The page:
Understandably, such ideas are not embraced by the multi-billion dollar industries which depend on the “Generations Are Different” spiel to assure the continuous demand of their services. Today’s preemptive generational branding efforts would’ve probably terrified Karl Mannheim, who claimed that generations might not even develop their own distinctive character.
While corporate propagandists use parts of Mannheim’s work to enhance their credibility, other aspects of his Theory of Generations — notably those which warn against creating fictitious generational divisions — are omitted, as they don’t fit into the well-packaged presentations that are meant to sell generational “know how” to corporations and other institutions.
Here’s what Mannheim wrote about thinking of generations in purely biological terms:
If we speak simply of ‘generations’ without any further differentiation, we risk jumbling together purely biological phenomena and others which are the product of social and cultural forces: thus we arrive at a sort of sociology of chronological tables (Geschichtstabellensoziologie), which uses its bird’s-eye perspective to ‘discover’ fictitious generation movements to correspond to the crucial turning-points in historical chronology.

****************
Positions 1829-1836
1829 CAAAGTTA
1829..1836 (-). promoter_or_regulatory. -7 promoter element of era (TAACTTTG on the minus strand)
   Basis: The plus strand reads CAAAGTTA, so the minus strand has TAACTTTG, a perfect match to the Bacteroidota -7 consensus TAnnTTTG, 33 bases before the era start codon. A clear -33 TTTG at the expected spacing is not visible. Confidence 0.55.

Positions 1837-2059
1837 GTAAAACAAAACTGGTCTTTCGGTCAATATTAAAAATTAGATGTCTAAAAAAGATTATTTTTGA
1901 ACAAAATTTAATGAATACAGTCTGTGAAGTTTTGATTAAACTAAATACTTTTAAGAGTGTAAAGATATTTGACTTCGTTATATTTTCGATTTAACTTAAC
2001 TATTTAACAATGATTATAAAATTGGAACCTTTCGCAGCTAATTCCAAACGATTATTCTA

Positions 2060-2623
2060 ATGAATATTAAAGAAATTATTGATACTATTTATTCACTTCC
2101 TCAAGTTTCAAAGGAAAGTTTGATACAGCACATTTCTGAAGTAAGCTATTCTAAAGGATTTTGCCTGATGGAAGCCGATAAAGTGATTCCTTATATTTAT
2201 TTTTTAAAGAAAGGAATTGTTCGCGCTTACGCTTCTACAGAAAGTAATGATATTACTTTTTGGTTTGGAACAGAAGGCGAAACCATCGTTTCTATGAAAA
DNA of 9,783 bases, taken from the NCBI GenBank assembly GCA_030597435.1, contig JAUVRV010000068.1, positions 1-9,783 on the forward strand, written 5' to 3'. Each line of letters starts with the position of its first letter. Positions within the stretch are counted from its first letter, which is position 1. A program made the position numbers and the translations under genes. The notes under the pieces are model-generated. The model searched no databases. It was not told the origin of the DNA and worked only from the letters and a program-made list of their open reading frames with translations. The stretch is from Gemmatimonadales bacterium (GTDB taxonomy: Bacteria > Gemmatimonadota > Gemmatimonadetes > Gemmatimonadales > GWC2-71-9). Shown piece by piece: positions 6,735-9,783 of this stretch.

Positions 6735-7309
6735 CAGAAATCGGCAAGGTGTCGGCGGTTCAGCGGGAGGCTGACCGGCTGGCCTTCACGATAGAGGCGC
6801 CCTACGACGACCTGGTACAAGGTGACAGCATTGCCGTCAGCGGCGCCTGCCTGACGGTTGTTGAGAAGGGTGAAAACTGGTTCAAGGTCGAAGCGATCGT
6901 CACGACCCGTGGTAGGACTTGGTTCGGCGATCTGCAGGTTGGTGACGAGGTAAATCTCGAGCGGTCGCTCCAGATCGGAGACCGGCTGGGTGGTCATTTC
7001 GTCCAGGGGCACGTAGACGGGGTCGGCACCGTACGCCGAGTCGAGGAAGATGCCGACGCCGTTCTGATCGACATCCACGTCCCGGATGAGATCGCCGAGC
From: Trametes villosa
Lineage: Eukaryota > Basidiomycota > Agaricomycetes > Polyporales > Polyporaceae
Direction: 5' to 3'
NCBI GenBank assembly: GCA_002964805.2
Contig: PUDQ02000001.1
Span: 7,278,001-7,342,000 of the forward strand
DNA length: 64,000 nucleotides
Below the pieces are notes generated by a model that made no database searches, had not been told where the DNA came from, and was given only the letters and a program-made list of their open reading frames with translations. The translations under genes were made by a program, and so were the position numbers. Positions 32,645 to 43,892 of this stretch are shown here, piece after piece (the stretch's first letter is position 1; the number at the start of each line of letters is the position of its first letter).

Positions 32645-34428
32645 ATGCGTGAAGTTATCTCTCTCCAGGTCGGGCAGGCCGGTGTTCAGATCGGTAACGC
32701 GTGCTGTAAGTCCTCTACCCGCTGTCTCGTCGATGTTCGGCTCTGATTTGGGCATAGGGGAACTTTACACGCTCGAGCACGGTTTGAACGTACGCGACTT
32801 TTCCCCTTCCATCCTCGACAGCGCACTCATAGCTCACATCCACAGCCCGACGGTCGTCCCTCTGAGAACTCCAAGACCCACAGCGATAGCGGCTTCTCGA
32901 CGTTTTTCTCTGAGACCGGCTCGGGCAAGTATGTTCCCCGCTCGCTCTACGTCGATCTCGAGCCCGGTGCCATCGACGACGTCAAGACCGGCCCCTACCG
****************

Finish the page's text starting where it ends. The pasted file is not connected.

Mannheim’s solution was to think of generations in terms of commonality, rather than differentiation:
Generation as an actuality, however, involves even more than mere co-presence in such a historical and social region. A further concrete nexus is needed to constitute generation as an actuality. This additional nexus may be described as participating in the common destiny of this historical and social unit.
Mannheim, who was in part inspired by German romanticism, described how the qualitative character of time can account for different possibilities of experiences within generations:
Every moment of time is therefore in reality more than a pointlike event — it is a temporal volume having more than one dimension, because it is always experienced by several generations at various stages of development…the thinking of each epoch is polyphonous. At any given point in time we must always sort out the individual voices of the various generations, each attaining that point in time in its own way.
These ideas disrupt the prevailing image of generations as homogenous entities and open up the possibility to address and investigate actual issues experienced by cohorts. That’s precisely why such insights never make it inside the Generation Industry, where complexity and diversity are sacrificed in favor of more profitable and clear-cut narratives.
The richness of our inter and intragenerational experiences — one of Mannheim’s most useful and liberating insights — is largely ignored in mainstream discussions regarding generational identities today. Instead, selective, subjectively interpreted data continues to be widely used to manipulate public perception about The Next Generation.
To be clear, Mannheim’s research shouldn’t be considered be-all and end-all of generation research. Nevertheless, it’s telling that the ideas he expressed almost 100 years ago so accurately describe how public perception of generations is manipulated today — precisely through “jumbling together purely biological phenomena and others which are the product of social and cultural forces.“